Comparing AIPs to these specific bonuses can give us more insights into how they differ from them. 

The major difference between bonuses in general and AIPs in particular is that the latter are mainly non-discretionary. While bonus decisions can be discretionary (who deserves it or not, as in the case of performance bonuses), AIPs are based on very specific and measurable objectives that are known in advance. 

Also, while some bonuses are paid to all employees based on overall company performance (we exceeded revenue goals by 100%, for example), AIPs are often for executives who have met some measurable performance goals. 

Furthermore, some bonuses are not tied to any specific results (the holiday bonus, for example). All AIPs are tied to specific results that relate to the company’s short-term goals. 

3. Common performance targets used in an annual incentive plan

As we have seen, at the very heart of employee annual incentive plans are specific and measurable performance targets. These targets are in the form of objective metrics, which is why AIPs are traditionally non-discretionary (sales either improved by 10% or they didn’t). 

Nevertheless, performance metrics are of various kinds. 

Financial performance metrics

Financial metrics remain the most popular. According to FW Cook, an executive compensation consulting firm, financial metrics include profit, revenue, cash flow, returns, and others like cost/expense management and inventory turnover. 

In 2022, 93% of companies that use non-discretionary (formulaic) plans used profit metrics, 57% of them used revenue, 29% used cash flow, 11% used returns (returns on equity and assets being the most popular), and 20% of them used other financial measures.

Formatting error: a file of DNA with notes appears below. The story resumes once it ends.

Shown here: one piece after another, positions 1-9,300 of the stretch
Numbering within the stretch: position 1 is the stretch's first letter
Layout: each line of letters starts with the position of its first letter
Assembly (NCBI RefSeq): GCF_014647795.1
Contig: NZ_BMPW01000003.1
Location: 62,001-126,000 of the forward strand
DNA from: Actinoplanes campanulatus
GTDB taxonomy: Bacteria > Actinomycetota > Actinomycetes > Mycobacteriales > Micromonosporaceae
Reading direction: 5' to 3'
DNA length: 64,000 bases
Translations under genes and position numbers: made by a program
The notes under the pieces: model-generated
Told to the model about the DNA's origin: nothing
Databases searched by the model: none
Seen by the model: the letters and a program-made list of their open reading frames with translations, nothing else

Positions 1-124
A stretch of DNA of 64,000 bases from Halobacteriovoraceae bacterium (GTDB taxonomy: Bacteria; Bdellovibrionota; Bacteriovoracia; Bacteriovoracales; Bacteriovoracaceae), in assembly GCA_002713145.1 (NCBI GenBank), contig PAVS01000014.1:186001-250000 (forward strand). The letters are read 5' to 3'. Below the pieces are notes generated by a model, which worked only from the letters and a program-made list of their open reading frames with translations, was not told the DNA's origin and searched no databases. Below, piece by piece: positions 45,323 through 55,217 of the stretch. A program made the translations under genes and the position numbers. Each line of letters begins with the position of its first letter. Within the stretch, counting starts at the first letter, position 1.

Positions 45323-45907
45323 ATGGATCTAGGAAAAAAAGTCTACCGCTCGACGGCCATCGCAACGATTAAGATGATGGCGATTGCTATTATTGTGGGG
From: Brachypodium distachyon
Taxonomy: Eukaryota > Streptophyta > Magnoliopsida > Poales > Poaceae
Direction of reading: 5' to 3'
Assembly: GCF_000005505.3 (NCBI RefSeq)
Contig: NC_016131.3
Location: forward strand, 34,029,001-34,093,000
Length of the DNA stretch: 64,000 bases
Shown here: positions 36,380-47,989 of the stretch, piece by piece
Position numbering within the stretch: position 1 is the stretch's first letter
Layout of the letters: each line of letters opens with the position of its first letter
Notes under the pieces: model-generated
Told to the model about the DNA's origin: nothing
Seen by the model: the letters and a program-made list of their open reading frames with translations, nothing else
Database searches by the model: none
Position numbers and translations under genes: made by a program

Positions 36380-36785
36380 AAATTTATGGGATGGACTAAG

They also note that pre-tax profit measures like EBIT, operating income, or EBITDA are more common (61% of companies use them) than after-tax measures like EPS (used by 41%) and margin measures (12%).

It should also be noted that companies don’t typically use just one metric. They can combine multiple financial metrics

Non-financial performance metrics  

As the name implies, these metrics focus on performance indicators that are not directly measured in financial or monetary terms. 

Some common non-financial metrics include: 

  • Health and safety goals
  • Employee training and development goals
  • Environmental, Social, and Governance goals
  • Customer satisfaction goals
  • Management by Objective (MBO) goals
  • Key performance indicators (KPIs)
  • Diversity and inclusion goals
  • M&A synergies goals

The chart below by FW Cook also shows that non-financial performance metrics can be designed for individuals as well as for teams. The latter was even used more than the former in 2022 (58% to 43%). 

Importantly, the chart also shows that 78% of companies that use formulaic plans employ non-financial performance metrics of one form or the other (individual or team-wide). 

We noted above that companies can combine different financial metrics in an AIP. They can also combine various non-financial measures and even use both. 

They do this through the weighing of metrics. For example, profit increasing by 10% can have a 50% weight while diversity and inclusion improving by 10% can have a 30% weight and ROE increasing by 10% can have a 20% weight. 

The FW Cook survey found that financial measures tend to have a higher weight. In 2022, 80% of the total metrics were financial, with profitability measures dominating (51%). 

Threshold, target, and maximum payout